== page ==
“BIB provides a secure and reliable investing experience, to cater to customer’s needs and accessible to all segments from different socioeconomic backgrounds. Through BIB, we hope that everyone can have equal access to investment products and get closer to Bukalapak’smission of ‘A Fair Economy for All’,” the CEO explains.
“We have a wide range of products and services to offer such as virtual products, financial technology, payment, financing, insurance, and many more.”
Alongside its multiple offerings, Kaimuddin believes that one of Bukalapak’s key distinguishing features is its strong grassroots level support from MSMSEs across over 142 cities. It has also grown a strong user base in non-Tier One cities in Indonesia, predominantly consisting of MSME players.
“We already have the platform to disrupt, without forgetting our contributions to the acceleration of the digital economy of Indonesia,” the CEO explains.
Opportunities within a changing ecommerce space
Bukalapak, like many companies, has been tested by 2020’s ‘black swan’ event, the COVID-19 crisis.
Some aspects of the business have improved during the pandemic, while in other areas it has been less profitable – the year has been very uneven.
The company has also had the challenge of working from home, which it has been doing since March, although employees are allowed to work from the office if it is urgently required. It plans on continuing with this approach for the foreseeable future.
“We are very grateful that in this era of COVID-19, Bukalapak is a resilient company,” Kaimuddin says. “And fortunately, with this new normal condition, the acceleration on the digital platform is also getting better; the comfort level of the Indonesian people in shopping in e-commerce is improving.”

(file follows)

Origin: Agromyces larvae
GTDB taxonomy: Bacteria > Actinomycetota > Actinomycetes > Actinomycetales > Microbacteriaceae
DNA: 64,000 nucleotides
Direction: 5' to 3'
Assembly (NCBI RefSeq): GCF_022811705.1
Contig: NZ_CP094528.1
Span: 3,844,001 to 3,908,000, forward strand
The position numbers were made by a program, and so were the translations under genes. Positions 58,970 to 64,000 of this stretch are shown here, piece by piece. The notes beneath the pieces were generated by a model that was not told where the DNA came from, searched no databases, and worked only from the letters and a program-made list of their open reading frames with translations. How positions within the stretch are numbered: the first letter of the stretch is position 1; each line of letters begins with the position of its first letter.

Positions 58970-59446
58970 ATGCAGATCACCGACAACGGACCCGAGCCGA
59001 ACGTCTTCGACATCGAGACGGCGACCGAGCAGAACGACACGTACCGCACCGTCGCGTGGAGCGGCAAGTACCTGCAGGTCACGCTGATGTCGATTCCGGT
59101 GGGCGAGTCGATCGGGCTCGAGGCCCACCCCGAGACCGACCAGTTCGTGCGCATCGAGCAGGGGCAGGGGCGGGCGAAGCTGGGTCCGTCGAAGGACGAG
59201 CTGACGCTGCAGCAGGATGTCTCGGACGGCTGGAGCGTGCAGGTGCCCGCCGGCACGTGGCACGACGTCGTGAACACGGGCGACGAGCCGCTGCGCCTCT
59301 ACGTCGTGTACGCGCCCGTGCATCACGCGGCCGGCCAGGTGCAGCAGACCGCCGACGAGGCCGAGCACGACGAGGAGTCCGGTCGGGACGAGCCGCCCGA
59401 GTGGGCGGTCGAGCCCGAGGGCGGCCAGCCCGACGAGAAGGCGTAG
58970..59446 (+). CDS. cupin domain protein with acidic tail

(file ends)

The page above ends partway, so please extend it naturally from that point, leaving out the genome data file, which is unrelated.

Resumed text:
During the lockdown imposed by the Indonesian government, more and more consumers began to actively shop through the digital marketplace. Meanwhile, Bukalapak has seen an increase in people signing up to trade on its e-commerce platform.
“According to Bukalapak’s internal data, at the beginning of the COVID-19 pandemic (mid to late March), searches for health products such as hand sanitisers, masks, vitamins, cold and cough medicine experienced a very sharp increase and became the most sought-after products,” the CEO explains.
“Meanwhile, in April, people tended to look for productivity-supporting products at home and products related to their hobbies, such as game consoles, auto parts and baking equipment. It showed that the community had begun to adapt and was starting to shop for business and pleasure despite being in quarantine at home.”
The company’s O2O (Online to Offline) division has also increased, with many sign-ups from family-run shops located in the suburbs. This means that more people are doing grocery shopping online, but want to do so from the shops located nearest to their homes.
But despite these encouraging signs, the CEO remains cautious when it comes to discussing future plans.
“With all that has been going on right now, I think it’s best that we watch and see because we don’t even know what’s going to happen in the next few months,” he explains.
Whatever happens, Bukalapak will continue its vision to become a sustainable company, which helps develop MSMEs, create a fair economy for all, and support the growth of Indonesia’s digital economy.
To do so, it is continuing to build resilience into the company.
“We are strengthening our business strategies, engaging better with our users, sellers, and partners, and at the same time always reminding ourselves of our mission to create a fair economy for all,” Kaimuddin concludes.